Gravity Versus Scale Modeling

Having just received a Micro.Mark Bending Machine (#81356, $79.95, for wood, plastic, or metal) via UPS, I took it into my workroom and learned how to bend N-scale track. It involves putting the flextrack between two rollers, tightening down four set-screws, and turning a crank and examining the type of curve you're getting. Then you adjust the screws and try again. The critical thing is keeping the track straight so you don't end up with a spiral. With a little practice, you can make dandy roller coaster track.

With a 90-degree dip in hand, I fastened a full piece of flextrack to each end of the dip track and used a whole table full of cut-up blocks of Corningware foam insulation (which I'd bought just for the roller coaster) for supports. The track decline before the dip and incline after the dip were 45-degree angles. A little Atlas ore car was put at the high end of one of the flextracks and let go. And you can probably imagine what happened next!

Not only did it derail and go flying off the table. Oh, no, that was just an insignificant detail. The main occurrence here was an ore car going so fast it was almost invisible! I had learned something about gravity that we all kind of intuitively and covertly know, but now the concept was very overt and staring me in the face: In order for a roller coaster to act appropriately in a 1/160th scale (N) model, it would need 1/160th scale speed, and in order to get that it would need 160th scale gravity, and not even Captains Janeway, Kirk, Picard or Sisko could manage that one!

In other words, if the acceleration of gravity is 32.17' per second per second for a great big freight car, then it is also that for an N-scale car, and the upshot of all this is that I can expect experiments to show that as long as my roller coaster is on Earth and subject to Earth gravity, I will most certainly get cars going 160 times too fast! For example, if a real coaster car was on a decline that let it accelerate exactly half as fast as a dead fall, so that it ended up traveling 48.25' in two seconds (dead fall is 32.17 + [32.17+32.17] = 96.51' after two seconds), then a 160th scale N-gauge car should go 0.3' (less than 4")  in two seconds, but it doesn't. It goes 48.25' as well (leaving inertia, friction, wind and other factors out of the calculations for the purpose of clarity).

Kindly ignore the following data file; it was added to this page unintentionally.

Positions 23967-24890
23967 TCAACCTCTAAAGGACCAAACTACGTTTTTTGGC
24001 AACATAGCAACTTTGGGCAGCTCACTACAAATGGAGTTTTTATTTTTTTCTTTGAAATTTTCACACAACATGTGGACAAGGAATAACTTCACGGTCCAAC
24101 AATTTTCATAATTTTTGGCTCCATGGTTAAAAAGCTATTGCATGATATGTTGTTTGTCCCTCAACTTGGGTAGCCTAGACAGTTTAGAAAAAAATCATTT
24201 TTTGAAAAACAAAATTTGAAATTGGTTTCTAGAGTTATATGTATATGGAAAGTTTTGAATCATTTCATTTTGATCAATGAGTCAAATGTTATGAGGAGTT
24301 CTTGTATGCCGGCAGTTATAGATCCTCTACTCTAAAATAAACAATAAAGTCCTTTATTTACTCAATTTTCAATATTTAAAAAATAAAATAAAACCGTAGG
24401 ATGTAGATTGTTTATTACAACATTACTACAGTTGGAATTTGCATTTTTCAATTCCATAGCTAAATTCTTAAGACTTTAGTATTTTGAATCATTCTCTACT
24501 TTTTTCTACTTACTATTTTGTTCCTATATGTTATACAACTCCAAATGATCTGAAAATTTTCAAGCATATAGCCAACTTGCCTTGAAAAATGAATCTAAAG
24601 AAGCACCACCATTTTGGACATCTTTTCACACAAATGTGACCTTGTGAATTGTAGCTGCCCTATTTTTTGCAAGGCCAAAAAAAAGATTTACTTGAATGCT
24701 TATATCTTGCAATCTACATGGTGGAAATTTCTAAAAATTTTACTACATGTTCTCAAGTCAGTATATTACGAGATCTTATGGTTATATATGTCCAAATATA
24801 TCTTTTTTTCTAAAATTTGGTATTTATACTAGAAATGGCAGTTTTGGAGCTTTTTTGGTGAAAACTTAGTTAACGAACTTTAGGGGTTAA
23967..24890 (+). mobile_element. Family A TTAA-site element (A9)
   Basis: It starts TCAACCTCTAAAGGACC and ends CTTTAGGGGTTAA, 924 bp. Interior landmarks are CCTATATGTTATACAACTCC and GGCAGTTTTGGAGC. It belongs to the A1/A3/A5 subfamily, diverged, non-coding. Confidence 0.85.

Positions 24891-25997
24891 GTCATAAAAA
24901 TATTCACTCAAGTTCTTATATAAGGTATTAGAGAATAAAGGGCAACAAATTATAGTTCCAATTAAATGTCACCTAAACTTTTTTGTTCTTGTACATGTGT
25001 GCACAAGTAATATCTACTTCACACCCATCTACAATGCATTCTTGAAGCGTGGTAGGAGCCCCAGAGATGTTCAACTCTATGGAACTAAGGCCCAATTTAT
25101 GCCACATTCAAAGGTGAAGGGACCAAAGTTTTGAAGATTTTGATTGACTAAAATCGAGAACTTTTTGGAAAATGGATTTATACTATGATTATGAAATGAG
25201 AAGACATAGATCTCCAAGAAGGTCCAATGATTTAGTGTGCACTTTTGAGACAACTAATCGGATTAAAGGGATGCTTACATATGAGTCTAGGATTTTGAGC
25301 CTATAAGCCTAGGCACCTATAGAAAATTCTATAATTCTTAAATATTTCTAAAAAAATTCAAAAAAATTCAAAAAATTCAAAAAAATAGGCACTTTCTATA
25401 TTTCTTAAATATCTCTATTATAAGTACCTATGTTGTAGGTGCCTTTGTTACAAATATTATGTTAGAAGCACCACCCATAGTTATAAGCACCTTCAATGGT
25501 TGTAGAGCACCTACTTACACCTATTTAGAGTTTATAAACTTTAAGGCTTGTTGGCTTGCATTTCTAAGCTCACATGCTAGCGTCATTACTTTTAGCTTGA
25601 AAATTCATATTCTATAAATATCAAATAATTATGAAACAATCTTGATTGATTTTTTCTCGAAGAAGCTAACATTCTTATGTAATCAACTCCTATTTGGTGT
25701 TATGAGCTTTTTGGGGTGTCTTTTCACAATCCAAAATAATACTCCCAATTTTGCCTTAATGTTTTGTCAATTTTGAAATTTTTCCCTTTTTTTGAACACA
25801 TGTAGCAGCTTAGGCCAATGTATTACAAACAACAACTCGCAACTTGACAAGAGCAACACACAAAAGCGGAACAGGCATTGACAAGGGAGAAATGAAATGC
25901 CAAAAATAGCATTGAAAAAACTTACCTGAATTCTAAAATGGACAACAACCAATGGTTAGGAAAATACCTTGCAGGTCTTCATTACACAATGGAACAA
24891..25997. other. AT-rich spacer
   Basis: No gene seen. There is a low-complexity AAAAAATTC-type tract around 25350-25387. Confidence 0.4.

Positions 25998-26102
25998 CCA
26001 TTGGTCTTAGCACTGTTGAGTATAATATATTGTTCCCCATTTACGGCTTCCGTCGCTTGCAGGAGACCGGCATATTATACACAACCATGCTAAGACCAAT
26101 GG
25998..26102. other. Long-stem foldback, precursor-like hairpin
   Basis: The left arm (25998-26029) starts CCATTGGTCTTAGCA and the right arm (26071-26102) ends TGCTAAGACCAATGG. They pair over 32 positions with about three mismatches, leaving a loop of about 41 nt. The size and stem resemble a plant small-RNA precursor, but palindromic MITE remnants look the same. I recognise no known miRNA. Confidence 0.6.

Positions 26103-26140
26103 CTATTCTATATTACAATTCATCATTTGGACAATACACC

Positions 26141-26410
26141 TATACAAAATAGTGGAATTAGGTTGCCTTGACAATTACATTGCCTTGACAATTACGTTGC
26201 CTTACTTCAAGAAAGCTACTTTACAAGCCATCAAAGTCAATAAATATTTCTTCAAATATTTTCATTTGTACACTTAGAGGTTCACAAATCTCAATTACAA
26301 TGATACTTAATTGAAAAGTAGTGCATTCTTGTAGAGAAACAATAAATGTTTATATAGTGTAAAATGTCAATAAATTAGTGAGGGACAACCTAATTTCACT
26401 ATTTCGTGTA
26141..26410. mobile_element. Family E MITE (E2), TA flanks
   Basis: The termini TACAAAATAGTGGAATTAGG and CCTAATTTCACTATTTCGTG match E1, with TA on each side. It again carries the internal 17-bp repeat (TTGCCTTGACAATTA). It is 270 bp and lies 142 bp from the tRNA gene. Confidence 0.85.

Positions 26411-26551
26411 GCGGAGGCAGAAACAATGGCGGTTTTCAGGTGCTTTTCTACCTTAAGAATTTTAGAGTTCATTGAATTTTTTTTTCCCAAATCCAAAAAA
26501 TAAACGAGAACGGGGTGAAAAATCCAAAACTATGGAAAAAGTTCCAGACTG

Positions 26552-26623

Common sense told me it was time to throw in the towel (and the physics book). But I never like to let a little thing like FUNDAMENTAL LAWS OF THE UNIVERSE get in my way! Oh no. And so my journey into the roller coaster Twilight Zone continued.

The only way I could get sensible speeds out of the ore car was with subtle track bends. I experimented for a day and found that each piece of flextrack should have 3 hills and 3 dips, all using a vertical curve radii of 8.75". The first hill should be 2" tall and the other 2 hills 1" tall. This track would cause an ore car to accelerate down the 2" high hill of track and slow nicely on the first 1" hill and nearly stop on the second 1" hill but still make it over the hump. Since this kind of subtle curvature was understandably only 160th as pronounced as that of a roller coaster, I had to ask myself if it was worth going on. To me it was, because I still had a very interesting system evolving, and I had a yen (and a few dollars, too) to push the envelope and see how far I could take it.
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